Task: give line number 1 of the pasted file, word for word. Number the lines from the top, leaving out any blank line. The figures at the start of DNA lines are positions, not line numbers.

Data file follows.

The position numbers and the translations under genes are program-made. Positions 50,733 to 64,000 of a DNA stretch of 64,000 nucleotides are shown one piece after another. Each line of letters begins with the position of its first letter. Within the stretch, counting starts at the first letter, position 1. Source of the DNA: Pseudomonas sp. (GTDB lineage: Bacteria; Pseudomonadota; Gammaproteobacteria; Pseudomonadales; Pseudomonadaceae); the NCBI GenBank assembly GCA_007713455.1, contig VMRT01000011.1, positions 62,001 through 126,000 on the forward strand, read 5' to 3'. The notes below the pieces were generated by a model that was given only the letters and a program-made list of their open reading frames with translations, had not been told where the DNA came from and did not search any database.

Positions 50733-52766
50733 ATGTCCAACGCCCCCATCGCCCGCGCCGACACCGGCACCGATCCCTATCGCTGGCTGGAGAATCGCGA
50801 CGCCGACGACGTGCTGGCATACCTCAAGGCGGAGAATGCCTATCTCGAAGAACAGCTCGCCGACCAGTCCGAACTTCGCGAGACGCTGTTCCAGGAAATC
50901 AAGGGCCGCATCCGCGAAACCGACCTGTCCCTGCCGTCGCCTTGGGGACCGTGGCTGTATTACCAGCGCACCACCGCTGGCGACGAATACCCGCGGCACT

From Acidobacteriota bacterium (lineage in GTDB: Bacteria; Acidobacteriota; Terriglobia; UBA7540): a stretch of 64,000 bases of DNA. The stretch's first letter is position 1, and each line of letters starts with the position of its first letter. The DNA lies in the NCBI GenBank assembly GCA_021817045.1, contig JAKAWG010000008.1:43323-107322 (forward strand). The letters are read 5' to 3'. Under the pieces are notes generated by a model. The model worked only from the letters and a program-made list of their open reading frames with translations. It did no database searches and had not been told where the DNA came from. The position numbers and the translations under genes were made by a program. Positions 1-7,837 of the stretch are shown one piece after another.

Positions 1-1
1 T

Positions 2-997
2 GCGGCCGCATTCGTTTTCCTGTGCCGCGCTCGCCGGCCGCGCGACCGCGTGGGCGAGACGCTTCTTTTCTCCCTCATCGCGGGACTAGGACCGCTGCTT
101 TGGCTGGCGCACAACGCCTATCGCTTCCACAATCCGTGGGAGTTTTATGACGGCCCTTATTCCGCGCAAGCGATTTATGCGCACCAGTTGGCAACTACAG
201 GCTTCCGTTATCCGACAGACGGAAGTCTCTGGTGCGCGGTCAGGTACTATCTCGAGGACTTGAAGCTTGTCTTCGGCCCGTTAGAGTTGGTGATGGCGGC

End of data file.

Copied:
The position numbers and the translations under genes are program-made. Positions 50,733 to 64,000 of a DNA stretch of 64,000 nucleotides are shown one piece after another. Each line of letters begins with the position of its first letter. Within the stretch, counting starts at the first letter, position 1. Source of the DNA: Pseudomonas sp. (GTDB lineage: Bacteria; Pseudomonadota; Gammaproteobacteria; Pseudomonadales; Pseudomonadaceae); the NCBI GenBank assembly GCA_007713455.1, contig VMRT01000011.1, positions 62,001 through 126,000 on the forward strand, read 5' to 3'. The notes below the pieces were generated by a model that was given only the letters and a program-made list of their open reading frames with translations, had not been told where the DNA came from and did not search any database.